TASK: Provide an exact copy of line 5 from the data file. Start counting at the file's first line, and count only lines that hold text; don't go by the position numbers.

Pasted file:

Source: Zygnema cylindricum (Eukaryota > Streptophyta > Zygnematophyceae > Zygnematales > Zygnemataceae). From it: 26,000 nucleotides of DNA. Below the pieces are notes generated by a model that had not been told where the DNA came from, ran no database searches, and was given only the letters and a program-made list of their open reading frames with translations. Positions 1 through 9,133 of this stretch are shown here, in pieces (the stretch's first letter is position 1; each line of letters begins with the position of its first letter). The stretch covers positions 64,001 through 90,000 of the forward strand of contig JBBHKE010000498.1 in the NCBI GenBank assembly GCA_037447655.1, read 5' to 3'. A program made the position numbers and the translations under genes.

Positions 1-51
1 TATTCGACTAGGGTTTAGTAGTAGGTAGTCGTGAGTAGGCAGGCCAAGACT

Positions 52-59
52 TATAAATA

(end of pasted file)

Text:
52 TATAAATA